Steve is doing his Christmas shopping at Pawn America. He is thinking of buying an electric guitar for his 11-year-old son, Derek.
A musician himself, Steve knows that at $150 for the guitar and amp, he is getting a pretty good deal. Pawnbrokers will tell you they do well selling musical instruments.
"The saying is, a guitar can't play the blues if hasn't been in a pawn store," says Brad Rixmann, owner of Pawn America.
Pawn America is the largest pawnbroker in Minnesota with 15 outlets around the state. Now, the stereotype of a pawnshop is a small, dark and seedy place catering to crooks and desperate people. Those places still exist. You can find them in any city. But Rixmann is trying to make his company a thing of beauty.
"We do locate our stores in high traffic, well-lit, easy-to-get-to locations; we spend a lot of money improving the real estate to fit in with the community and we spend a lot of money on our operations and training."
Rixmann's employees wear white shirts and ties. His showrooms are clean. The merchandise is well laid-out. The Fridley store does not look out-of-place next to the SuperTarget. And this particular holiday season, sales are brisk.
"December is always our biggest month, so our sales have gone through the roof...we'll probably end up 20 to 25 percent ahead of last year."
Rixmann says the foreclosure crisis has had an effect on his business. "It's made a lot of consumers value-conscious. People still want to buy things, they still want that newer flat screen TV, they still want to buy the new video games, and they can afford to purchase more with their dollar at a pawn store than one of mainstream retailers."
In a pawn shop, a good deal for one customer may mean heartache for another. Every item on the shelf used to belong to somebody else.
Customers can sell their items to the pawnbrokers or get a loan on it. It is their choice. If they default on the loan, nothing gets reported to the credit bureaus. The only penalty is that customer loses their stuff and whatever interest they paid. Brad Rixmann says that is good for business and it works for his customers, too.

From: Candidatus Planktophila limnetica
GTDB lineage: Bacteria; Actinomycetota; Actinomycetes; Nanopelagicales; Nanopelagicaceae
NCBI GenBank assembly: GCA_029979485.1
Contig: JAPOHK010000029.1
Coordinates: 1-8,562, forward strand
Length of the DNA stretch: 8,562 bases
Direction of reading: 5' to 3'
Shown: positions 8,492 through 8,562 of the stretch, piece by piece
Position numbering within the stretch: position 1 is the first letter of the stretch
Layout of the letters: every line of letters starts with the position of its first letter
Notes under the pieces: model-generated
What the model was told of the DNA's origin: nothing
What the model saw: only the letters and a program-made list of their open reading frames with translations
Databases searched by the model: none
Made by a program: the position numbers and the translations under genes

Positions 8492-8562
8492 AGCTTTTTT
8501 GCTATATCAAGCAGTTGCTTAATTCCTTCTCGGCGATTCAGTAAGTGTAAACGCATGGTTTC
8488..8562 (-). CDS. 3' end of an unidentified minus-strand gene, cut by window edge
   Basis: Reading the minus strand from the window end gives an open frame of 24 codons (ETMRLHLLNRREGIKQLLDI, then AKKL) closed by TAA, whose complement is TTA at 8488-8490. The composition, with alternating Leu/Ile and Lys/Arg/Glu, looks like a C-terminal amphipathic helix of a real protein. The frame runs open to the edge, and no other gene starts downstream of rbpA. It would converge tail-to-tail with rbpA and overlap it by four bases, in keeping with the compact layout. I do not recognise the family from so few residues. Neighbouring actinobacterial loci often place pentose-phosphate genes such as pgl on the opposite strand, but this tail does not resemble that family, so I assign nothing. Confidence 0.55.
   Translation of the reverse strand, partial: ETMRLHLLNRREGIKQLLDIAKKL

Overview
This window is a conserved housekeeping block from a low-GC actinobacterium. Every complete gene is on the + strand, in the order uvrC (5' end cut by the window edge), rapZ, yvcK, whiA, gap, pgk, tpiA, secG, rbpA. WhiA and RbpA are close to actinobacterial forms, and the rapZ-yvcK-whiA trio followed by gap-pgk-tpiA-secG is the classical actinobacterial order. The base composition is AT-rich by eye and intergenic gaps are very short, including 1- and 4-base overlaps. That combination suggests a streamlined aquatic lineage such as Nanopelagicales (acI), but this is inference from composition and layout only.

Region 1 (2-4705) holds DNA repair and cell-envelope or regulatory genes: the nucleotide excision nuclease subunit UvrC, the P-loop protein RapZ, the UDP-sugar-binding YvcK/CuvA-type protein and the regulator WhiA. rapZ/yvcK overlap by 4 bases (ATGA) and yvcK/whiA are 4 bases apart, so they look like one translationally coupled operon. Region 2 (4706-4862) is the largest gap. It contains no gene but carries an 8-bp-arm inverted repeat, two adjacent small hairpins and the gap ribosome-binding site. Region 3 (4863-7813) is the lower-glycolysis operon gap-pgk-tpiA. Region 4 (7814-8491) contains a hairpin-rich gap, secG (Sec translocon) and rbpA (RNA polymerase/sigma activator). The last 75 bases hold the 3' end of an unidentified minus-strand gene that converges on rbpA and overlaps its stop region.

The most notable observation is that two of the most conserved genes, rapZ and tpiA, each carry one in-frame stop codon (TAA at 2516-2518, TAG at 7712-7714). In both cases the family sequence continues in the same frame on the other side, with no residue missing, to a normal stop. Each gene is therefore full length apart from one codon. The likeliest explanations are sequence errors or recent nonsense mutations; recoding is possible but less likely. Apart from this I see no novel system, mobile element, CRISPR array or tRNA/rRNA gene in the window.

"No harm, no foul. If you want to get a loan from us in the future, that's okay."
For example, Angela wants to pawn her computer to buy Christmas presents for her kids. She wants a $100 loan and will have to pay 25 percent a month in interest. That is a steep price for a consumer loan.
Angela will get her computer back when she repays the $100, plus interest. If she does not make a payment for two months, Pawn America sells her computer. The pawnbroker helping Angela figures he can sell her computer for $200.
Pawnbrokers admit that for customers, carrying a loan can get very expensive.
"We've got pawns like this one here dating back to April 17, 2005," says store manager Kris Thompson. In the back office, Thompson pulls out a ring in a tiny plastic bag. The tag says the owner pawned it a year and a half ago for a $100 loan.
"So this person -- I won't reveal her name -- every 30 days they've extended this. Extended, and extended.
That means she's paid $500 -- and counting -- to hang onto her ring and it is probably not worth that much. You have heard the cliche "the dealer always wins?"
Like Pawn America, other pawn chains are polishing their image -- going upscale -- and doing business on the Internet. Wall Street has noticed and taken a number of the pawn companies public. This is one industry where a downturn in the economy is good for business.